Following a career-long pattern of voting for cuts in Medicaid, the federal-state health insurance program for low-income people, U.S. Rep. Mike Coffman is now calling for a reduction in “welfare” spending, a change in rhetoric that does not appear to reflect a shift in the Congressman’s thinking about the need to trim or eliminate Medicaid.
“We’d like to do some welfare reform in order to better control spending,” Coffman told KNUS’ Jimmy Sengenberger April 7. “There was such a explosion of welfare programs under under President Obama, under the prior administration. It’s about looking at all those programs and having a work requirement associated with them–either you are working or you’re involved in job training program.”
“When you look at the number of people that are sitting on the sidelines, that are receiving some form of public assistance, it’s a big number and particularly when it comes to able bodied people that ought to be in the workforce that are not,” he said on air.
Coffman’s office did not return an email seeking to know if he’s targeting Medicaid, Medicare, Social Security and/or other programs when he refers to the need for “welfare reform.”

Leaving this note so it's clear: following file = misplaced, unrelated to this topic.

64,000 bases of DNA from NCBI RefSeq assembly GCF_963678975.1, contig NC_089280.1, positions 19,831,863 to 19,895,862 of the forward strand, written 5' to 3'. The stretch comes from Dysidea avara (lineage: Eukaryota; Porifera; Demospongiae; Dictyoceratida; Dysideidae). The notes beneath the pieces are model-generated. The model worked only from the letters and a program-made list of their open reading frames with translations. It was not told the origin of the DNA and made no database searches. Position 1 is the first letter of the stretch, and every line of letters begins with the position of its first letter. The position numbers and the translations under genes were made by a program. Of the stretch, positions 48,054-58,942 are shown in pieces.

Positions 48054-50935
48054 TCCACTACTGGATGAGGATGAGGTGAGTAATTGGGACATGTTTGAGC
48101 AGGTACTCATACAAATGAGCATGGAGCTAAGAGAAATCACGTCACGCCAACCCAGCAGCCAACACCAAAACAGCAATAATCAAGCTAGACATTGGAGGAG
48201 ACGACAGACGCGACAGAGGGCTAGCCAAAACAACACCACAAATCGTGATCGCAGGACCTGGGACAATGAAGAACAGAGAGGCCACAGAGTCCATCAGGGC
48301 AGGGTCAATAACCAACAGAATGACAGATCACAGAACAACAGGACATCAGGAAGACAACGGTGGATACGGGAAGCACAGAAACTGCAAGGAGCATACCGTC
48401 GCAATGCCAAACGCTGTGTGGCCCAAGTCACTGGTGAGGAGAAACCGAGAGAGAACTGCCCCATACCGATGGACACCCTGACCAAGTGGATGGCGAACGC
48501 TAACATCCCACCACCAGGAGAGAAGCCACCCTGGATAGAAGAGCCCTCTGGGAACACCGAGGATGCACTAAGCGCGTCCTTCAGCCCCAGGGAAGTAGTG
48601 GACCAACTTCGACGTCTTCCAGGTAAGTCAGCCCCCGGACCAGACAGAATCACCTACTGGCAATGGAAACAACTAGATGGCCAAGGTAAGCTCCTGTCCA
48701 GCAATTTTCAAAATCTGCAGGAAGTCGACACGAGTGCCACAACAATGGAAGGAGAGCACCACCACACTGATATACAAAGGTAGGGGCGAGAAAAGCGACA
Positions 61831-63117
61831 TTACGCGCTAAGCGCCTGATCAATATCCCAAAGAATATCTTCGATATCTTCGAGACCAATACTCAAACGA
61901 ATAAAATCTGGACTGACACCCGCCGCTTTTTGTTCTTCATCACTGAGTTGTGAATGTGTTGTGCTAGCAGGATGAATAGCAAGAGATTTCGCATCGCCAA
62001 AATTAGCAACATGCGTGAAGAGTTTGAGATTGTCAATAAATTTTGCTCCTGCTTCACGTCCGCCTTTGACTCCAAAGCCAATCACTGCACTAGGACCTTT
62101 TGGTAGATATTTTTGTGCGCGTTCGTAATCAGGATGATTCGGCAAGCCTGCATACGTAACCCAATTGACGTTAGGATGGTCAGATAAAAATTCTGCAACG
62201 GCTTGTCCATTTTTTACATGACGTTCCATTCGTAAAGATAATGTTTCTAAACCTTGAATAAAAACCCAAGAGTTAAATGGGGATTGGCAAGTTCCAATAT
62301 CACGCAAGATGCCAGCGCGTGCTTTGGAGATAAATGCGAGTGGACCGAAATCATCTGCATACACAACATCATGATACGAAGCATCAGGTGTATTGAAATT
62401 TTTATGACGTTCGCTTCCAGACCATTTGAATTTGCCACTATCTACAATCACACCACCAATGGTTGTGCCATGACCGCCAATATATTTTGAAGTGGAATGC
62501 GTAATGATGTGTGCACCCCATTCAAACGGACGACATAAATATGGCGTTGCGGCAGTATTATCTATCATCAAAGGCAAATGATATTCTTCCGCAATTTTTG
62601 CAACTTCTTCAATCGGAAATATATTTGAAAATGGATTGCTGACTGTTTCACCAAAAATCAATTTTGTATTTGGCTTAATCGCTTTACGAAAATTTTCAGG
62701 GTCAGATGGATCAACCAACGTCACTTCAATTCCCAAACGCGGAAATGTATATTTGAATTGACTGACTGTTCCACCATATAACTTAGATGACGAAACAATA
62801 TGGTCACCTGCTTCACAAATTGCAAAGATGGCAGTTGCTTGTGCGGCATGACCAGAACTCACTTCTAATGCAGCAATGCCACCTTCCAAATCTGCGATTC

Coffman’s repeated votes for the Ryan budget, as well as his multiple votes for Obamacare repeal in past House sessions, indicate that Medicaid is a specific target of his. These bills would have thrown hundreds of thousands of people off the Medicaid rolls in Colorado.
Coffman’s reference to “able-bodied people” as possibly undeserving of assistance reflects a common GOP attack on low-income people who’ve received expanded Medicaid insurance coverage under Obamacare.
But it’s not clear how many of the 400,000 people who are covered by Obamacare in Colorado could be classified as “able bodied,” because such statistics do not exist. And even if they did, there’s been no GOP proposal outlining the criteria for dumping a low income person, who qualifies for Obamacare by making less than $16,000 per year, from the Medicaid rolls. What about his or her mental state? Why are some poor people, facing hard times, deserving while others aren’t?
Critics also say Republicans who call for pushing “able bodied” people from Medicaid are demonizing poor people, in the same way Republicans once attacked “welfare queens.”
Coffman has made conflicting statements this year about whether Republicans have plans to cut the federal safety net, telling a recent town-hall gathering that “there is no plan to cut Medicare and Medicaid” (at 21 min 26 sec) after informing The Denver Post’s Mark Matthews in December there “will be welfare reform” by the Republicans.
Listen to Coffman April 7 discuss “welfare reform” on KNUS 710-AM: